Anyway, I kept my opinions to myself until this guy started really blowing on it, at which point I said "righto mate, that´ll do." My bad. Apparently he´d been waiting for that opportunity because he held his hand to his ear ("I can´t hear/understand you") and kept on blowing.
"Alright, you´re a dick too. Congratulations." It was really all I had.
He then went to his bag, pulled out his guitar and I was stuck for the next two and a half hours listening to this jerk and his dickhead mates have a jam session.
During this time the Boss had to run off to the bathroom to be sick. I´m not saying it was this guy´s music that was directly responsible, but...
The mystery of why the line took so long to move was partially explained when we were about ten people away from the front and the bloke doing the passport stamping suddenly closed the office window and disappeared for twenty minutes. If this was happening every ten or twenty people, then a three hour wait is on the cards. Otherwise I have no idea because when I got to the window it took him less than 30 seconds to process me.
We wandered over to the Bolivian side which was to be the true test. We had left Bolivia without getting our exit stamps and so to walk back through, officially, there were bound to be some questions. So rather than go through the passport control office, we walked around it on the road. A police officer stood guard on the road but, as luck would have it, just as we came through he had someone else´s passport in hand and was looking down at it. We stepped up on to the curb and walked behind him back in to Bolivia!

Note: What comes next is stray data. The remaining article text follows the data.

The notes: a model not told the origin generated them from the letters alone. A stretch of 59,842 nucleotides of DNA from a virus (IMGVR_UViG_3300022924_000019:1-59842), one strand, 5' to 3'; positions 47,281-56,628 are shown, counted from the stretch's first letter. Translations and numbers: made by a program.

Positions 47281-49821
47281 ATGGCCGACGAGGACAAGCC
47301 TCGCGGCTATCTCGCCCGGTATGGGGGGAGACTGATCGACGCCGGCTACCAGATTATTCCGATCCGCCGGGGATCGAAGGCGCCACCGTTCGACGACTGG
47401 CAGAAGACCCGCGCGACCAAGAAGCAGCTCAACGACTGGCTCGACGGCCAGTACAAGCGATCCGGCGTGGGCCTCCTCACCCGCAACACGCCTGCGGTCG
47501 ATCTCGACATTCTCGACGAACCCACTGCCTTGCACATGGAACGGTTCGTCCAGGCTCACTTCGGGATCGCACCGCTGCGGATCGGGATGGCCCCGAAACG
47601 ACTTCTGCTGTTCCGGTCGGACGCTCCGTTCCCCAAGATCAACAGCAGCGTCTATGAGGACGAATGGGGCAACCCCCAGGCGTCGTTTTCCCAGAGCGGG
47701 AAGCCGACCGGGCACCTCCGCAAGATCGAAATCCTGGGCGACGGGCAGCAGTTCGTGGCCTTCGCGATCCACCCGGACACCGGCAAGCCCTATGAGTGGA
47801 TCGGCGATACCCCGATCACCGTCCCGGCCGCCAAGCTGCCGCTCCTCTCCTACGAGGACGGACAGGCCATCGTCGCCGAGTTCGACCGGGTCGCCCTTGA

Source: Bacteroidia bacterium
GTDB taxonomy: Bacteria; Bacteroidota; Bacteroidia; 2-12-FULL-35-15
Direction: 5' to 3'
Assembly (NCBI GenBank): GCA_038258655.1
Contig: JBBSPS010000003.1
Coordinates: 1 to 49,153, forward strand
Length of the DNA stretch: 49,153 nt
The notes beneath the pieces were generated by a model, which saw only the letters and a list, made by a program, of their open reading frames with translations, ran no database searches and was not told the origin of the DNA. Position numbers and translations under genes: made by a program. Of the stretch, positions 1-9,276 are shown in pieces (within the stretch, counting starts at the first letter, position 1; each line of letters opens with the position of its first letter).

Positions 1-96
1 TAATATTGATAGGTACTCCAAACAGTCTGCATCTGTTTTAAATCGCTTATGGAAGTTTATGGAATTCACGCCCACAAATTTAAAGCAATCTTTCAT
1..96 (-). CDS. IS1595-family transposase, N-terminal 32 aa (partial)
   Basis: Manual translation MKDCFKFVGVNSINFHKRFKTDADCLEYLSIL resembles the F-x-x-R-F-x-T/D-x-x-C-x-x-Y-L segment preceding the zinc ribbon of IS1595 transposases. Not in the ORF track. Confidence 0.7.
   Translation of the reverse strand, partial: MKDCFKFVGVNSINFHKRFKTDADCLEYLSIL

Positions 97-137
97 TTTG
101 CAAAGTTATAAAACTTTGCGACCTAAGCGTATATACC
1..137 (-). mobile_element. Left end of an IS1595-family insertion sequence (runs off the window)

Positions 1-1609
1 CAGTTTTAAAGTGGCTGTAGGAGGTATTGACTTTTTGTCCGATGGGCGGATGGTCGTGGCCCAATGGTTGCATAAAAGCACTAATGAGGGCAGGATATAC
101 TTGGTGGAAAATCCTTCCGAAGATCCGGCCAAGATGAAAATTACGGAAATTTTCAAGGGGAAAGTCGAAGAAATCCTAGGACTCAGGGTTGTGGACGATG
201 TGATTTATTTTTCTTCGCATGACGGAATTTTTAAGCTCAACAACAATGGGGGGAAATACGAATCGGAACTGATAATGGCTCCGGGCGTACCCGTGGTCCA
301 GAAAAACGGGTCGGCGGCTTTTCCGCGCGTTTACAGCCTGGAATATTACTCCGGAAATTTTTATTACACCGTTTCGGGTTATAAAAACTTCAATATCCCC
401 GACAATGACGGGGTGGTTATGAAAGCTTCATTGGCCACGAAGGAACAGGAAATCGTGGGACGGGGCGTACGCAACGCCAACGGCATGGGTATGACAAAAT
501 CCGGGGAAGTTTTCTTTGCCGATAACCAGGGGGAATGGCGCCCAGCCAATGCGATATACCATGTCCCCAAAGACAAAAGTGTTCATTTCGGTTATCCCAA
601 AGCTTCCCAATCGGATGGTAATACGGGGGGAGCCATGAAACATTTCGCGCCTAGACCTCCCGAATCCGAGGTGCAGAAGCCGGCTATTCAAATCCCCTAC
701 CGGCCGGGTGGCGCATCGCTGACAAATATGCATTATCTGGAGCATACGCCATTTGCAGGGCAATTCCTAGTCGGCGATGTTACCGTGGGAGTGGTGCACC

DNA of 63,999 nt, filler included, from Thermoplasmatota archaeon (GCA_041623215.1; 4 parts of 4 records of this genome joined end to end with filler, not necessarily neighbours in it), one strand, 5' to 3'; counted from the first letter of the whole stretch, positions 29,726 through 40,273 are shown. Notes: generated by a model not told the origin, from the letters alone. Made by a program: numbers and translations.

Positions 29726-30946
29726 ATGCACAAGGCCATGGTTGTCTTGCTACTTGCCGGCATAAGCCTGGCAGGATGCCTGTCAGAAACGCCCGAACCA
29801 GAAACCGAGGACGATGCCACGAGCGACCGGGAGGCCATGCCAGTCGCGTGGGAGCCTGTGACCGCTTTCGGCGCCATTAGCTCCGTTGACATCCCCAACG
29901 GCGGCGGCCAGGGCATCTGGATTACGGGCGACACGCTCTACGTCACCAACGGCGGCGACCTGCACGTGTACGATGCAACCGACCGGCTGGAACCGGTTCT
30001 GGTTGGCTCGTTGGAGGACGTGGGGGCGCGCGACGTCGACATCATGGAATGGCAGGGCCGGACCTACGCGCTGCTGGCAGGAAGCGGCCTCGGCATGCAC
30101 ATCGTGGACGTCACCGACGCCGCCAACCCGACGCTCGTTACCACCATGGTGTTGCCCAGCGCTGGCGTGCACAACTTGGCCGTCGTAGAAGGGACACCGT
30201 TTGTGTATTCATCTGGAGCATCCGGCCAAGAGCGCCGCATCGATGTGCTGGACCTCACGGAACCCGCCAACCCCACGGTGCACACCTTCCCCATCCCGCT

The Boss´s waning health, along with the increasing hour of the night, meant that we had decided to just stay the night in Villazon, Bolivia´s border town. But after asking at three hotels and all saying they were full we decided that the original plan of pushing forward to spend the night in Tupiza was the way to go. A bloke was selling seats in a car for B$30 each and, though a bus was B$15 each, we decided it was a far better option than spending the night on the streets of Villazon. We had to wait for the guy to sell the other two seats in the car before it departed so we went for a wander to find some paracetamol (I´d been pretty crook, Dad gave a symptoms-based diagnosis of “Dengue, malaria even yellow fever… viral arthritis most likely”). We found a chemist where they tried to sell me a pack of paracetamol for B$60, which is a little less than AUS$10. This woman was trying to tell me that a pack of over-the-counter panadol was worth the same as two peoples´ two hour cab ride in a country where you can get a bottle of depo-provera for a quarter of that price. I went without.